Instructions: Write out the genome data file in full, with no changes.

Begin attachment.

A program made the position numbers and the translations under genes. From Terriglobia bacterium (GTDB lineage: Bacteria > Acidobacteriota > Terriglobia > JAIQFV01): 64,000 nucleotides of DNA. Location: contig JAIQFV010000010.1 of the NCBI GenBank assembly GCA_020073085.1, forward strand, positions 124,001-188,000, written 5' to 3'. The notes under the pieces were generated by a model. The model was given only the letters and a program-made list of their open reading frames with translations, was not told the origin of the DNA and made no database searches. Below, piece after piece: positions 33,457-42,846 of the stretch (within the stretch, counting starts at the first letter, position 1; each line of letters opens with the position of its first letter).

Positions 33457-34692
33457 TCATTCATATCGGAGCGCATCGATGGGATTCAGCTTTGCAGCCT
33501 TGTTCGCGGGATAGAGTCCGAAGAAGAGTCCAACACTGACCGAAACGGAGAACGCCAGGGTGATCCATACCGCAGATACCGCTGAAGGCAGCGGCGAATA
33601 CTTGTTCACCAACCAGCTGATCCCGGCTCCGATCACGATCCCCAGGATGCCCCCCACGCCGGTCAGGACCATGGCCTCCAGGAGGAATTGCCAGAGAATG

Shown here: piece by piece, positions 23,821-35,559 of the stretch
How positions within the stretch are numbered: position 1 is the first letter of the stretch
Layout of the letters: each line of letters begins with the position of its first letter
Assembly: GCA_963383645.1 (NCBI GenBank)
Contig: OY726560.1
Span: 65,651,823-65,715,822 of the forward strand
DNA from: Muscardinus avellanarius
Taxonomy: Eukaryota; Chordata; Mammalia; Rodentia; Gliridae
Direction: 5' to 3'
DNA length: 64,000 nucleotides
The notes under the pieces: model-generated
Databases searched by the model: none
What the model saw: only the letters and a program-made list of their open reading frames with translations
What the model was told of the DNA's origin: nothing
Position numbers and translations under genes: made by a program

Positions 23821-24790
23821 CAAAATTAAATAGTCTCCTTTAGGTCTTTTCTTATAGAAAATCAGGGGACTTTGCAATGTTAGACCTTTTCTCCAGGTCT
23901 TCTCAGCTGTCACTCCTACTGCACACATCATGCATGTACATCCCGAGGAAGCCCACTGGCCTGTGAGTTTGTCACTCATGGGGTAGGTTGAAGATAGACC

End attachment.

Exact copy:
A program made the position numbers and the translations under genes. From Terriglobia bacterium (GTDB lineage: Bacteria > Acidobacteriota > Terriglobia > JAIQFV01): 64,000 nucleotides of DNA. Location: contig JAIQFV010000010.1 of the NCBI GenBank assembly GCA_020073085.1, forward strand, positions 124,001-188,000, written 5' to 3'. The notes under the pieces were generated by a model. The model was given only the letters and a program-made list of their open reading frames with translations, was not told the origin of the DNA and made no database searches. Below, piece after piece: positions 33,457-42,846 of the stretch (within the stretch, counting starts at the first letter, position 1; each line of letters opens with the position of its first letter).

Positions 33457-34692
33457 TCATTCATATCGGAGCGCATCGATGGGATTCAGCTTTGCAGCCT
33501 TGTTCGCGGGATAGAGTCCGAAGAAGAGTCCAACACTGACCGAAACGGAGAACGCCAGGGTGATCCATACCGCAGATACCGCTGAAGGCAGCGGCGAATA
33601 CTTGTTCACCAACCAGCTGATCCCGGCTCCGATCACGATCCCCAGGATGCCCCCCACGCCGGTCAGGACCATGGCCTCCAGGAGGAATTGCCAGAGAATG

Shown here: piece by piece, positions 23,821-35,559 of the stretch
How positions within the stretch are numbered: position 1 is the first letter of the stretch
Layout of the letters: each line of letters begins with the position of its first letter
Assembly: GCA_963383645.1 (NCBI GenBank)
Contig: OY726560.1
Span: 65,651,823-65,715,822 of the forward strand
DNA from: Muscardinus avellanarius
Taxonomy: Eukaryota; Chordata; Mammalia; Rodentia; Gliridae
Direction: 5' to 3'
DNA length: 64,000 nucleotides
The notes under the pieces: model-generated
Databases searched by the model: none
What the model saw: only the letters and a program-made list of their open reading frames with translations
What the model was told of the DNA's origin: nothing
Position numbers and translations under genes: made by a program

Positions 23821-24790
23821 CAAAATTAAATAGTCTCCTTTAGGTCTTTTCTTATAGAAAATCAGGGGACTTTGCAATGTTAGACCTTTTCTCCAGGTCT
23901 TCTCAGCTGTCACTCCTACTGCACACATCATGCATGTACATCCCGAGGAAGCCCACTGGCCTGTGAGTTTGTCACTCATGGGGTAGGTTGAAGATAGACC